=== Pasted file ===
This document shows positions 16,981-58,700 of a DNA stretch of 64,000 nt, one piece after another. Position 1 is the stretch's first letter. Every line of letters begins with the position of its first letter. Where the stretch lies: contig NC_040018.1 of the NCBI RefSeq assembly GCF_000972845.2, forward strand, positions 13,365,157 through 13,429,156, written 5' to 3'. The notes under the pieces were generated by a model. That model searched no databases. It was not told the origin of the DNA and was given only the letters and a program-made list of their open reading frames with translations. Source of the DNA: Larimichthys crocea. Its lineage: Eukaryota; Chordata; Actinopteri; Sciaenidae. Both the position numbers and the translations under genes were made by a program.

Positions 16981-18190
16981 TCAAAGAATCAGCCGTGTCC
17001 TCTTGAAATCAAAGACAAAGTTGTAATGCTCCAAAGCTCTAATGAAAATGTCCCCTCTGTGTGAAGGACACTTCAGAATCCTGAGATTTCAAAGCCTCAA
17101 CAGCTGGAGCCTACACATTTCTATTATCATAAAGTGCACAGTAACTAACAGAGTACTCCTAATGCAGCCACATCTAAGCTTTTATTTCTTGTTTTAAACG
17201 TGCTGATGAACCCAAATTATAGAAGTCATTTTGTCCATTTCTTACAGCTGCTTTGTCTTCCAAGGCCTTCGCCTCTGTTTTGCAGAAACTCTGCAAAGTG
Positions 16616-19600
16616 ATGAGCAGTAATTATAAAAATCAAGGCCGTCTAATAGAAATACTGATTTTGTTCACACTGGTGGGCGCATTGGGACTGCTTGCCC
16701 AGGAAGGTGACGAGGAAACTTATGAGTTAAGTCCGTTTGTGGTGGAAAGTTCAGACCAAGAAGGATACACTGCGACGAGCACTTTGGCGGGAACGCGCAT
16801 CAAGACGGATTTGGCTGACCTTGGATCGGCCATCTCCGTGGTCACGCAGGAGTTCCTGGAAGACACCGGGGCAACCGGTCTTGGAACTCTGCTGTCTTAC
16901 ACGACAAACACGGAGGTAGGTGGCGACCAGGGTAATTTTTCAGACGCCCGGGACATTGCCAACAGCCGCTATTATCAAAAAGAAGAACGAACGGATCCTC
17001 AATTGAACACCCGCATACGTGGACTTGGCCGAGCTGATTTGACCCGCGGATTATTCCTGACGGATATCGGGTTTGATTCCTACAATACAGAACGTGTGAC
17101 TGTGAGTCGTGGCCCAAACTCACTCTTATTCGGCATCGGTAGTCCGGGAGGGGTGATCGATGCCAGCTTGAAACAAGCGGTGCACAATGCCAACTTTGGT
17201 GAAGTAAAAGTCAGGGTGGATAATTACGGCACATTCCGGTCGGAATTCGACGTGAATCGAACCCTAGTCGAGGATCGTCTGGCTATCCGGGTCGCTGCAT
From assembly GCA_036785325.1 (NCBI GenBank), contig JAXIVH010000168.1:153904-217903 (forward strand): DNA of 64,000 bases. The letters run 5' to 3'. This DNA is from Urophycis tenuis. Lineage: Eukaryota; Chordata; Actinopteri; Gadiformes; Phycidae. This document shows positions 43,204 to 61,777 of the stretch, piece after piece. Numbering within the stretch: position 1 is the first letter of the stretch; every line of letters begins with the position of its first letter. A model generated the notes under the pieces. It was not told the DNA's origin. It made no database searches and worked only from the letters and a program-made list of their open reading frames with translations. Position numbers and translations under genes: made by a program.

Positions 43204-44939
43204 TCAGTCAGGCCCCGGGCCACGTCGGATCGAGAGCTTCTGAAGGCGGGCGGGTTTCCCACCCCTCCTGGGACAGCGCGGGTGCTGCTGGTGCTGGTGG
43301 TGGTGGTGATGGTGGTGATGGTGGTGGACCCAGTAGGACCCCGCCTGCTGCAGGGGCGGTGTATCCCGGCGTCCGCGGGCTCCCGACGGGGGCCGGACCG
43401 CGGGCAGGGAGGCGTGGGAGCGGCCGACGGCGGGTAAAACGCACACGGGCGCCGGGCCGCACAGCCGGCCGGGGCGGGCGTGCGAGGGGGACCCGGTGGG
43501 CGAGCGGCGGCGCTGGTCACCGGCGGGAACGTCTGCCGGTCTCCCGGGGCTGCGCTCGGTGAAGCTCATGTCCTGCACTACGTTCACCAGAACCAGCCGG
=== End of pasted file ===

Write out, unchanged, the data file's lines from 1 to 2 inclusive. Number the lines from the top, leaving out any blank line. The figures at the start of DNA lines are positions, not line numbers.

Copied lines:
This document shows positions 16,981-58,700 of a DNA stretch of 64,000 nt, one piece after another. Position 1 is the stretch's first letter. Every line of letters begins with the position of its first letter. Where the stretch lies: contig NC_040018.1 of the NCBI RefSeq assembly GCF_000972845.2, forward strand, positions 13,365,157 through 13,429,156, written 5' to 3'. The notes under the pieces were generated by a model. That model searched no databases. It was not told the origin of the DNA and was given only the letters and a program-made list of their open reading frames with translations. Source of the DNA: Larimichthys crocea. Its lineage: Eukaryota; Chordata; Actinopteri; Sciaenidae. Both the position numbers and the translations under genes were made by a program.

Positions 16981-18190